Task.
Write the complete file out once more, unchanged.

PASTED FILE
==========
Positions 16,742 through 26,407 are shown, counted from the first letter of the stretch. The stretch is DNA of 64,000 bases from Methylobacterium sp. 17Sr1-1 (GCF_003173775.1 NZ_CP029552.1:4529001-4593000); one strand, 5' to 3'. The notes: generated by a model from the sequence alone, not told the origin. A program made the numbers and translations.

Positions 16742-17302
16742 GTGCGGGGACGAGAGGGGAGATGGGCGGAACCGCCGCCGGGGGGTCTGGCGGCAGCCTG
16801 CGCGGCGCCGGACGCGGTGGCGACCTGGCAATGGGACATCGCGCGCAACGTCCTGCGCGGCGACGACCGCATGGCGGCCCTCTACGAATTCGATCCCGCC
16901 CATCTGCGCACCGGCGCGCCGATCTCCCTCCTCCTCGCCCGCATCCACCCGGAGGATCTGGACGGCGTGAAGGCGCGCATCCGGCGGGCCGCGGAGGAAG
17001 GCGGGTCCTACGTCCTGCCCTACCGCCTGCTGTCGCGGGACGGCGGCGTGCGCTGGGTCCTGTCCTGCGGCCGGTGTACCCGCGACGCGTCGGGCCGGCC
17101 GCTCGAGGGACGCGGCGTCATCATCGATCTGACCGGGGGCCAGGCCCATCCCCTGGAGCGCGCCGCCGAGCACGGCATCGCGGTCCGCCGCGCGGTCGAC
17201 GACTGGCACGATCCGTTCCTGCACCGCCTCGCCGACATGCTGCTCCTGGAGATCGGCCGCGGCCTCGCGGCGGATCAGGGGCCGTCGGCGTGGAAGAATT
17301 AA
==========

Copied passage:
Positions 16,742 through 26,407 are shown, counted from the first letter of the stretch. The stretch is DNA of 64,000 bases from Methylobacterium sp. 17Sr1-1 (GCF_003173775.1 NZ_CP029552.1:4529001-4593000); one strand, 5' to 3'. The notes: generated by a model from the sequence alone, not told the origin. A program made the numbers and translations.

Positions 16742-17302
16742 GTGCGGGGACGAGAGGGGAGATGGGCGGAACCGCCGCCGGGGGGTCTGGCGGCAGCCTG
16801 CGCGGCGCCGGACGCGGTGGCGACCTGGCAATGGGACATCGCGCGCAACGTCCTGCGCGGCGACGACCGCATGGCGGCCCTCTACGAATTCGATCCCGCC
16901 CATCTGCGCACCGGCGCGCCGATCTCCCTCCTCCTCGCCCGCATCCACCCGGAGGATCTGGACGGCGTGAAGGCGCGCATCCGGCGGGCCGCGGAGGAAG
17001 GCGGGTCCTACGTCCTGCCCTACCGCCTGCTGTCGCGGGACGGCGGCGTGCGCTGGGTCCTGTCCTGCGGCCGGTGTACCCGCGACGCGTCGGGCCGGCC
17101 GCTCGAGGGACGCGGCGTCATCATCGATCTGACCGGGGGCCAGGCCCATCCCCTGGAGCGCGCCGCCGAGCACGGCATCGCGGTCCGCCGCGCGGTCGAC
17201 GACTGGCACGATCCGTTCCTGCACCGCCTCGCCGACATGCTGCTCCTGGAGATCGGCCGCGGCCTCGCGGCGGATCAGGGGCCGTCGGCGTGGAAGAATT
17301 AA